As I pondered this for a while, my thoughts took me to another scenario found in my S.O.A.P. reading for today. It was the fourth chapter of Esther. At this point in Esther’s story, she is Queen. It’s been thirty days since her husband, the king, had summoned her. Her uncle sends word to her that an edict has been pronounced against her people, the Jewish people, and their destruction is near. Esther sent word that it is unlawful for her to go before the king without being summoned and this is her uncles reply, “Don’t think that you will escape the fate of all the Jews because you are in the king’s palace. If you keep silent at this time, liberation and deliverance will come to the Jewish people from another place, but you and your father’s house will be destroyed. Who knows, perhaps you have come to your royal position for such a time as this.” (Esther 4:13-14 HCSB) Why was Mordecai so convinced that liberation and deliverance would come when all seemed hopeless? Perhaps it was because he knew that God had promised and foretold through the prophets that the Messiah, the Savior would come through the Jewish people through the lineage of David. At any rate, he was very confident that salvation and deliverance would come whether Esther stepped up to the challenge or not; but perhaps, just maybe…this was the very reason she had been chosen to be queen…for such a time as this. Esther prayed, fasted, and finally with the declaration, “if I perish, I perish!”, she took up the challenge. Because of her bravery and obedience, the people were allowed fight to protect themselves.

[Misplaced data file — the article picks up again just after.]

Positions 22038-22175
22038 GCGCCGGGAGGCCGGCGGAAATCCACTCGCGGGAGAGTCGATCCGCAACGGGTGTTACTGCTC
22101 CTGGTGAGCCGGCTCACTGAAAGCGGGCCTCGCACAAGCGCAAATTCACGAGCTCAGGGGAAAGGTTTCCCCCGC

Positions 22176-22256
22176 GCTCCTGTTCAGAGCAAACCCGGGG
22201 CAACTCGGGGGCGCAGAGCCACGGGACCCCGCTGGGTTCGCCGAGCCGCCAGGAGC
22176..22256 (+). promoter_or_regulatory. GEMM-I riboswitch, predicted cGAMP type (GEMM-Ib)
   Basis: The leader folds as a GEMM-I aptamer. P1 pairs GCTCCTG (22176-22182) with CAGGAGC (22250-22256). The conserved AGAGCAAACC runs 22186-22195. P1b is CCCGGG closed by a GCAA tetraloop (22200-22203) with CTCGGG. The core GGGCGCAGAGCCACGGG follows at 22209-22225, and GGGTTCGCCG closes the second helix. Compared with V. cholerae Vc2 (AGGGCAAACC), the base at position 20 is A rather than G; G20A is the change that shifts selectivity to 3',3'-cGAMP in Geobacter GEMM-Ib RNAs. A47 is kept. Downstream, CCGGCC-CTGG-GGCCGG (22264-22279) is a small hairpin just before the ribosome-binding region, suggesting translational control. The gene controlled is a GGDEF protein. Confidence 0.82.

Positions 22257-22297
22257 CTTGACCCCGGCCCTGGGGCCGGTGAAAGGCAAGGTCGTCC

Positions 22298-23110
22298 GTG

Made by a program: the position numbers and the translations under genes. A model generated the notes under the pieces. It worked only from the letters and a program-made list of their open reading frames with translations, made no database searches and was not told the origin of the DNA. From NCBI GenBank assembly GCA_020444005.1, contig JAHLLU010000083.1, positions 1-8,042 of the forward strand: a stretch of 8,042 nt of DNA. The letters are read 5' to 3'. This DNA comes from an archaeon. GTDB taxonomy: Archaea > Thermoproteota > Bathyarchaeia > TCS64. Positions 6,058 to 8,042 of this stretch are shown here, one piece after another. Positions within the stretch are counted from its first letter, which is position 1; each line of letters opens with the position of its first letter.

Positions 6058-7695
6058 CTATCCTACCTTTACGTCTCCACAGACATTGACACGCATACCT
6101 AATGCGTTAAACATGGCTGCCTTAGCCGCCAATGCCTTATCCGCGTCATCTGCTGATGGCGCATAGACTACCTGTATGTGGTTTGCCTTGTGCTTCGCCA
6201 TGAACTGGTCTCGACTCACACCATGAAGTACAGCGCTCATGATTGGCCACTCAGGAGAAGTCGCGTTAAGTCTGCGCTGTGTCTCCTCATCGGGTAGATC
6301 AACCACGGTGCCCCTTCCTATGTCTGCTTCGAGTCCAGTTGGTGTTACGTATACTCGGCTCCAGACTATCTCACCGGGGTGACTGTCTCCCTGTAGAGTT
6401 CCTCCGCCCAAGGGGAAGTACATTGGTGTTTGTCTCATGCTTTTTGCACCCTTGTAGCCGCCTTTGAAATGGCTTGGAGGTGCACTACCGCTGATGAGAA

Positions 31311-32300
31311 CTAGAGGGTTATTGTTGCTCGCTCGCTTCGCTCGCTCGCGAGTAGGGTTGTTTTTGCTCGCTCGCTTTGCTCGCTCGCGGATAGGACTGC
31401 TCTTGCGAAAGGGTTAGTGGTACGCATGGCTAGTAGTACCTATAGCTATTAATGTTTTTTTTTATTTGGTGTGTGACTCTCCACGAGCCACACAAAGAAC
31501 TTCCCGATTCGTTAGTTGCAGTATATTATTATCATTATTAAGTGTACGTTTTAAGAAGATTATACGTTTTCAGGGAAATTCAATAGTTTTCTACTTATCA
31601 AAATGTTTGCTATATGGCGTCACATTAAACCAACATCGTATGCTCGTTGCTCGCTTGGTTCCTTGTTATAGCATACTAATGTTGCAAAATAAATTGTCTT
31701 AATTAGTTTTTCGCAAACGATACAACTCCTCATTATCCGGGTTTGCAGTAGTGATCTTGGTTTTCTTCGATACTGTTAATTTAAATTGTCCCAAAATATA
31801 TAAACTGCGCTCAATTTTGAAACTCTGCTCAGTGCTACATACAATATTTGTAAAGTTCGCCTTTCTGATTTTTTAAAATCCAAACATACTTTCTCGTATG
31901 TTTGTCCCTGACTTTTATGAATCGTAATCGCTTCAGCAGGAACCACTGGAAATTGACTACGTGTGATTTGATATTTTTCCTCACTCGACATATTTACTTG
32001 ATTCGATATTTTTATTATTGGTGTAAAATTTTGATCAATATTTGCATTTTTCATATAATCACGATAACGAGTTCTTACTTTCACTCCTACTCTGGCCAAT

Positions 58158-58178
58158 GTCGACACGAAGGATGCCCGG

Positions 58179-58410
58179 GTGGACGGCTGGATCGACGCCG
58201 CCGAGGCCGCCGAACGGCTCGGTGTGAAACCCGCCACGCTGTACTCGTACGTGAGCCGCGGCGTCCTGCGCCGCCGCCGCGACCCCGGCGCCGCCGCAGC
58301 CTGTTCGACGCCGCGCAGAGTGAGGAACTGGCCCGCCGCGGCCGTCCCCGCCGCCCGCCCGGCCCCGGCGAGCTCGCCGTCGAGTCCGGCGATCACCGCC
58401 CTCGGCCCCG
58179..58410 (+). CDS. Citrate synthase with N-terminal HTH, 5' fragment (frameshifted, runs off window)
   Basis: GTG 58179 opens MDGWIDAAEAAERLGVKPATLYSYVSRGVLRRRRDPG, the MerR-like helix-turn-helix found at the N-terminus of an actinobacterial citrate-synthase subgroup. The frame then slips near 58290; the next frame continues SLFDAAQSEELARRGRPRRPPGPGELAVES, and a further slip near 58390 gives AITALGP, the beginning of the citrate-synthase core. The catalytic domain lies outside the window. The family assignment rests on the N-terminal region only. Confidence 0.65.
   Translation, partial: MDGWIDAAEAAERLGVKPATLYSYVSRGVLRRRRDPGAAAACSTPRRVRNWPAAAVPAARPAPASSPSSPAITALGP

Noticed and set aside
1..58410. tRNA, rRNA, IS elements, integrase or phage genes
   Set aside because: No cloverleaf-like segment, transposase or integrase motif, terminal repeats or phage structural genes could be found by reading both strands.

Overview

Your probably asking what one has to do with the other. I’m sure I would be if I weren’t already in my head! So let me try to connect the dots of my thoughts by starting with this: “Your eyes saw me when I was formless; all my days were written in Your book and planned before a single one of them began. (Psalms 139:16 HCSB) Supposing this to be a true statement, because I believe the Bible to be the inspired Word of God, then we can say that God had a plan and a destiny for David, the author of the Psalm. Suppose that can also be said for Esther’s life, the nobleman’ life, Jesus’ life and for our own very lives.